5. Angel says:

    You do pretty much express my thoughts: if people do not like it, or it is just not their cup of tea, then don’t read it. I did go over and look at her (?) blog on LJ, and at least one commenter griped about having to see some worthless text and wasting the time to read it. My thought was: then why did you read it in the first place, then waste the time to point it out? Life would be so much easier if people took your advice.

    As always, best, and keep on blogging.

  6. Andrew says:

    Thankyou, Walt. An excellent and sensible post on the matter.

  7. Walt, good breakdown on the hype. I concur with most of what you’re saying, especially about it being, on the whole, a relatively unimportant topic. The one place I might disagree is whether being on LJ gives the AL posts added weight.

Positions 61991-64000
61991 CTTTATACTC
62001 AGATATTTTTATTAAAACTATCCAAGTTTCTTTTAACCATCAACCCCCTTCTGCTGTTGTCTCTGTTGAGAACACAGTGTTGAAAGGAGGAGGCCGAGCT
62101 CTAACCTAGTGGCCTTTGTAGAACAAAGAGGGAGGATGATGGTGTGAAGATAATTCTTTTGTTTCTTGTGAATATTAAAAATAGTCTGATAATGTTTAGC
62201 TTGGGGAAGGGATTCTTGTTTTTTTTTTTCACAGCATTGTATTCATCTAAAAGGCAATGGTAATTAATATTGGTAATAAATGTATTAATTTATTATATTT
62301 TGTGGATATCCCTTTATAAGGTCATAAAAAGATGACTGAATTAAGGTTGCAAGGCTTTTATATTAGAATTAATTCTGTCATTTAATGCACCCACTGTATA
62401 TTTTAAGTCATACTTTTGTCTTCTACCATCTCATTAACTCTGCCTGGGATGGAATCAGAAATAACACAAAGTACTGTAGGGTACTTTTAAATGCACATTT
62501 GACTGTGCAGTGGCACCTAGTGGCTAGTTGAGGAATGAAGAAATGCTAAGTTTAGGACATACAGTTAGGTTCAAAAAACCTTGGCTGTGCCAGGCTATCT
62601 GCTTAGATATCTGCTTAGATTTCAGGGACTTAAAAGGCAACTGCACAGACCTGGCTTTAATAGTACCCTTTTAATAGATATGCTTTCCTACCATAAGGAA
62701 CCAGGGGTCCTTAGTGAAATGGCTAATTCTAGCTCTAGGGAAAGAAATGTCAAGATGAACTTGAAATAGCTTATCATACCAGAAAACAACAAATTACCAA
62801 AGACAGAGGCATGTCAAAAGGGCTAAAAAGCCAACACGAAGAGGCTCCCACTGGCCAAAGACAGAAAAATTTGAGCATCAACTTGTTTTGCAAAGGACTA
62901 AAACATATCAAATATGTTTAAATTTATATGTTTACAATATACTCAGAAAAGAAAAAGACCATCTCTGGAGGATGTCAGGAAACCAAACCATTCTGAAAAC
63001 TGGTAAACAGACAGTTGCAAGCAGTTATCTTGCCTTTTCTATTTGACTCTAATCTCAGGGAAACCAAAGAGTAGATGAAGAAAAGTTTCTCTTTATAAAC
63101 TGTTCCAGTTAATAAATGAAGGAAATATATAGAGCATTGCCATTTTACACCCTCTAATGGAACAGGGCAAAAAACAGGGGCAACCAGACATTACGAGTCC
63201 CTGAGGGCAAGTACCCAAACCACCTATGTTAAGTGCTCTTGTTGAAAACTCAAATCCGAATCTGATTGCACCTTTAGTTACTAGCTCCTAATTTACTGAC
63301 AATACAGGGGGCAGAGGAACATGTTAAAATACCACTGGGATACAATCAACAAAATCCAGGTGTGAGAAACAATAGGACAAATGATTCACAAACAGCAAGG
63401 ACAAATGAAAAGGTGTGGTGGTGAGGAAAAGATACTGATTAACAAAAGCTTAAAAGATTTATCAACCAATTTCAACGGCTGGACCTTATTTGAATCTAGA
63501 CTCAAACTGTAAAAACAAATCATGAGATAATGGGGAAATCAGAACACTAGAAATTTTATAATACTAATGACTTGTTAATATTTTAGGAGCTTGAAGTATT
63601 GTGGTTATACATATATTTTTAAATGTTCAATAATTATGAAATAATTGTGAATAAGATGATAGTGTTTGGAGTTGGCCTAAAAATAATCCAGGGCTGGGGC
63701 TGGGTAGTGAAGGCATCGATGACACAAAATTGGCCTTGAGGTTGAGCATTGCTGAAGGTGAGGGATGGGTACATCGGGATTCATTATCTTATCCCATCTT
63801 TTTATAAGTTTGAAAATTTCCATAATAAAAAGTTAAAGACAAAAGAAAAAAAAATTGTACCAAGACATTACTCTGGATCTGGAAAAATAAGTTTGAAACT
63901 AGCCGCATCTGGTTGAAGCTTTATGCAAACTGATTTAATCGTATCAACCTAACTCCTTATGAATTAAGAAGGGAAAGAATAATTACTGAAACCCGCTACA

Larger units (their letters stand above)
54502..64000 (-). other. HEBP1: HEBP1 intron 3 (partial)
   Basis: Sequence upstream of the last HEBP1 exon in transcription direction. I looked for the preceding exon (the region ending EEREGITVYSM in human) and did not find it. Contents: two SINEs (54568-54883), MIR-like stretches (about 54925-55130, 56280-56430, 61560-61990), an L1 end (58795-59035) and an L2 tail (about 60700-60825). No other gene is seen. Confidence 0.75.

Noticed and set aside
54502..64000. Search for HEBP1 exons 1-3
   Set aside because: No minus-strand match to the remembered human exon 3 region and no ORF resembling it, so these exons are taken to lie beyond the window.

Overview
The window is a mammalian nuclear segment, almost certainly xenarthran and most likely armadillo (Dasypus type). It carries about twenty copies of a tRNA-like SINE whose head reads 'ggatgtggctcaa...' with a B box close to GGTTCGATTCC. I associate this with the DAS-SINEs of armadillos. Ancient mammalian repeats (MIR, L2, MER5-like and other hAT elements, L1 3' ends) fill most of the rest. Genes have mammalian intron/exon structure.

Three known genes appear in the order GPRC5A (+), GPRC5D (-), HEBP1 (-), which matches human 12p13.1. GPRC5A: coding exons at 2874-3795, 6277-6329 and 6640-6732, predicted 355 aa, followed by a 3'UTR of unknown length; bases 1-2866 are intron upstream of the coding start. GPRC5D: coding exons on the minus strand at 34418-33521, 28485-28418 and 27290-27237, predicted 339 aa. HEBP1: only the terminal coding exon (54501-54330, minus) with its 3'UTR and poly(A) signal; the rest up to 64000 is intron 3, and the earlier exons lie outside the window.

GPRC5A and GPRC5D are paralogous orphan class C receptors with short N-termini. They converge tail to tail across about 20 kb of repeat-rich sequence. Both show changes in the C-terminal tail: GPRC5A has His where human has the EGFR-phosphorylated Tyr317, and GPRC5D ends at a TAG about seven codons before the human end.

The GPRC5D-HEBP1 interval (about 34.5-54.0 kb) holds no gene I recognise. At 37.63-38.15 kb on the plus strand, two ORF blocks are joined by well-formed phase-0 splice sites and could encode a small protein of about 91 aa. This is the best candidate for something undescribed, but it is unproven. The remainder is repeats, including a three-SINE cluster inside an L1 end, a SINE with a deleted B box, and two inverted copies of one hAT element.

The M&S analogy isn’t quite right to me. To me, it’s not that being named a Mover and Shaker might make the designee more important. It’s that a Movers and Shakers list produced by LJ has more weight than a Movers and Shakers list that a random blogger generates and posts on their blog.

    LJ is a leading publication in our field. If being on their payroll doesn’t lend some form of credibility to an author, I’m not sure what would. It’s not going to change my perspective, as someone already well-familiar with the AL, but I think a newcomer might indeed give more credence to an LJ-published blogger than your average Blogspot blog. Maybe I’m wrong.

  8. walt says:

    Thanks, all: I almost didn’t write this post, but I’m now glad I did.

    Greg: I’m not sure what to say, but here’s an attempt…

    No, in fact, I don’t believe that paid status adds credibility to AL’s opinions any more than Library Stuff’s sponsored status adds credibility to Cohen’s comments. I don’t believe Library Stuff posts have more credibility than, say, Information Wants to be Free or LibrarianInBlack or Walt at Random or Open Space, none of which happen to be sponsored (as far as I know). Nor do I believe Roy Tennant’s blog or John Berry’s blog have more credibility than any of those I’ve named.